English Basic Explanation - Chapter 19
This chapter, which is included in the Shabbat and Yom Tov Pesukei De'zimra service, is very clearly divided into two sections. The first (1-7) speaks of the splendor of the natural world, going so far as to claim that the heavens themselves "tell of the glory of God" (verse 2). Although they obviously cannot speak (verse 4), the sheer vastness and perfection of the celestial bodies testify to the unparalleled handiwork of a Creator and express His greatness to all inhabitants on earth.
In the second section (8-15), David turns his attention away from the natural world and onto the spiritual world, namely, the Torah. He beautifully extols the magnificence and purity of the Divine law, and the joy it brings to those who study and practice it. Words of Torah are, in David's view, more valuable than gold, and sweeter than honey and nectar (verse 11). Nothing at all can compare with the inestimable value and beauty of the Torah.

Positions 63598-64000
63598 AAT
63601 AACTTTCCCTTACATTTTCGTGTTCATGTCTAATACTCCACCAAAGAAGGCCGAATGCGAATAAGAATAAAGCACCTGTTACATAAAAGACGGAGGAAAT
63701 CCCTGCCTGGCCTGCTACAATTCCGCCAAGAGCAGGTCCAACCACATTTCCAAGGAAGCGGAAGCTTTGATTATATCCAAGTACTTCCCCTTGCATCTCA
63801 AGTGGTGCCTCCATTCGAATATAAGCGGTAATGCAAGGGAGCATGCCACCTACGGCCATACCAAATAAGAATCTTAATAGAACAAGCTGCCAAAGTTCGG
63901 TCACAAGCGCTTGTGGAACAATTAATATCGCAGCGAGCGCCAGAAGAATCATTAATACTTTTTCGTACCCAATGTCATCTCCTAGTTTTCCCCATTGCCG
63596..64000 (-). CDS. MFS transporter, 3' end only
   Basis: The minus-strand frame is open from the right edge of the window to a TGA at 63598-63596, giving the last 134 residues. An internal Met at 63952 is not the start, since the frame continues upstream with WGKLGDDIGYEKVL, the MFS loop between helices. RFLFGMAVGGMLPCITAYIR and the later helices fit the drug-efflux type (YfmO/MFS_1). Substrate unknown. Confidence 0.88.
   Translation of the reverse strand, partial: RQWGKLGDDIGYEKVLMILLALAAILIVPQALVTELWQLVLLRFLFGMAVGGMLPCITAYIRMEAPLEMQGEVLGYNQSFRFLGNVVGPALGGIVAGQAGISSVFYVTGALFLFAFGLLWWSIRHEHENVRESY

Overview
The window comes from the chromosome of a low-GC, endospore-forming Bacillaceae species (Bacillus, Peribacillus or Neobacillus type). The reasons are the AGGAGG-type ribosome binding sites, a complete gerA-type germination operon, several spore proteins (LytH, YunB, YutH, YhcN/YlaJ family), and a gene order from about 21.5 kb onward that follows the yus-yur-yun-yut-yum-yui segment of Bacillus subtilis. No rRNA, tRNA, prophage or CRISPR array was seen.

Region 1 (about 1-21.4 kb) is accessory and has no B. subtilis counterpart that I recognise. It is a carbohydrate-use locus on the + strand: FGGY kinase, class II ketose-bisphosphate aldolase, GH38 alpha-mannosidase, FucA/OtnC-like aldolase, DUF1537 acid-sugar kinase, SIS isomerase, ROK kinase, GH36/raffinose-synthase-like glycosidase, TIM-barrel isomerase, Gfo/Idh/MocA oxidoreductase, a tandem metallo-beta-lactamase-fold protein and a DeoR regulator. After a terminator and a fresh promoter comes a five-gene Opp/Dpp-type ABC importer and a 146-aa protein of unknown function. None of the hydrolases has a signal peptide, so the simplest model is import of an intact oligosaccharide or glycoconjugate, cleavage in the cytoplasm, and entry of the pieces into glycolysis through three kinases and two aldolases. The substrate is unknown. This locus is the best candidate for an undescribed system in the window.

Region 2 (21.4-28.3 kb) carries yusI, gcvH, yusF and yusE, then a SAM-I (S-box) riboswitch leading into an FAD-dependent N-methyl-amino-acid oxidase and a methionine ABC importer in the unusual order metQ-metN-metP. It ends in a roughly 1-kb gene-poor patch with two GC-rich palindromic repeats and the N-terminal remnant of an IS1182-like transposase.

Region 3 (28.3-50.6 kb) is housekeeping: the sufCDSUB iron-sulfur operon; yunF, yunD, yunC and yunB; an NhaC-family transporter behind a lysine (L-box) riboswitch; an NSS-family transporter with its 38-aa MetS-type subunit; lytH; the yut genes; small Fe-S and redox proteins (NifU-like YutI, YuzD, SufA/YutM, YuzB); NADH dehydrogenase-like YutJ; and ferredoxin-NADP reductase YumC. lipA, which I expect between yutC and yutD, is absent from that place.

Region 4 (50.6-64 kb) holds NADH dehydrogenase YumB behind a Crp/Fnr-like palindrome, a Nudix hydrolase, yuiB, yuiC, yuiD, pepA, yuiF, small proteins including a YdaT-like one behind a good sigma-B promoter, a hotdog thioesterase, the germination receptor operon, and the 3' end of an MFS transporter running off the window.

In explaining the connection between these two themes – the wonders of the natural world and the greatness of Torah – Ibn Ezra (verse 8) writes that both testify to the infinite wisdom of the Almighty. Just as we are awed by the complexity and perfect harmony of the natural order, so can we be inspired by the depth, profundity and intricacy of Torah. Metzudat David comments that David seeks to emphasize Torah's superiority over even the natural forces. As impressive as the heavens and the celestial beings are, Torah is even greater and more beneficial to the human being.
In this Psalm's final verses (12-15), David avows to his strict compliance with these laws whose virtues he has just extolled, albeit with occasional lapses. He petitions the Almighty to pardon these infractions, which in no way reflect any disregard for the Torah's importance, value and beauty.